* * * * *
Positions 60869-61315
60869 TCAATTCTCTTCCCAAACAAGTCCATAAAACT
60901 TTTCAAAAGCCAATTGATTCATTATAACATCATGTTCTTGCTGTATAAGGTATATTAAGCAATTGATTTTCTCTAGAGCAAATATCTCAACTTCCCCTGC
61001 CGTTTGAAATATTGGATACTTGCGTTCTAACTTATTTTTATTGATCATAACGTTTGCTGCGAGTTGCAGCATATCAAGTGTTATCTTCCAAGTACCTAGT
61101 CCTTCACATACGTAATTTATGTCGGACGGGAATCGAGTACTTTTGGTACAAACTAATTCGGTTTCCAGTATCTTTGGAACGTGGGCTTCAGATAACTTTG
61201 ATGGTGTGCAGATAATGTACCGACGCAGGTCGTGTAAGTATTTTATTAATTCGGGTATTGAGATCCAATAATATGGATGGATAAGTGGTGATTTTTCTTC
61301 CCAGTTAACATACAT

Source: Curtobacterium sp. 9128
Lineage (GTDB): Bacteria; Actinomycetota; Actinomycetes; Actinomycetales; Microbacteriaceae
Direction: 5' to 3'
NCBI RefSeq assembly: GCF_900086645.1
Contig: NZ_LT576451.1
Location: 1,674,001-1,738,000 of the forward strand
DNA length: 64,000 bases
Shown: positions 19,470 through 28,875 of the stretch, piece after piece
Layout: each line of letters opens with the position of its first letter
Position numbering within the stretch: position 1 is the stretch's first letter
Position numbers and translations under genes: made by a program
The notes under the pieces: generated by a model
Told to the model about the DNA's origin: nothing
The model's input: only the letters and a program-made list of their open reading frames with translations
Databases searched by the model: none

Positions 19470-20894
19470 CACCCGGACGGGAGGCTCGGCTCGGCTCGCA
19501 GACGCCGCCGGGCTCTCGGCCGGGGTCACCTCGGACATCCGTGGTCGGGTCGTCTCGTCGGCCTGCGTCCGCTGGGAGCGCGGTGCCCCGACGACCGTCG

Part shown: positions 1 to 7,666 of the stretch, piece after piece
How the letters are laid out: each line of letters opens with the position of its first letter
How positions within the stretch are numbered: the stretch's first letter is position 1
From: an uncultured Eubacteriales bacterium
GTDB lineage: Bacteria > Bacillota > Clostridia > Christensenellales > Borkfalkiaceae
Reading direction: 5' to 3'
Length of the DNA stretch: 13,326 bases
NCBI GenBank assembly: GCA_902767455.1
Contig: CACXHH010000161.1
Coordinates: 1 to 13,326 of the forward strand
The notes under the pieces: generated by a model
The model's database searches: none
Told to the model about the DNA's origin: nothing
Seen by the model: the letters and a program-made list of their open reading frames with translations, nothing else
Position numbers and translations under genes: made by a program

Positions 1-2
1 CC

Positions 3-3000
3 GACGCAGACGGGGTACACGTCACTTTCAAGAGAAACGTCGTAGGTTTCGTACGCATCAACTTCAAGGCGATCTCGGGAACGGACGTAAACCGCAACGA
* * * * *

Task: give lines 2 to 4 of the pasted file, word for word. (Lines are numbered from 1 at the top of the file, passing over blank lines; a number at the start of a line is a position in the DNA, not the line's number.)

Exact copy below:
60869 TCAATTCTCTTCCCAAACAAGTCCATAAAACT
60901 TTTCAAAAGCCAATTGATTCATTATAACATCATGTTCTTGCTGTATAAGGTATATTAAGCAATTGATTTTCTCTAGAGCAAATATCTCAACTTCCCCTGC
61001 CGTTTGAAATATTGGATACTTGCGTTCTAACTTATTTTTATTGATCATAACGTTTGCTGCGAGTTGCAGCATATCAAGTGTTATCTTCCAAGTACCTAGT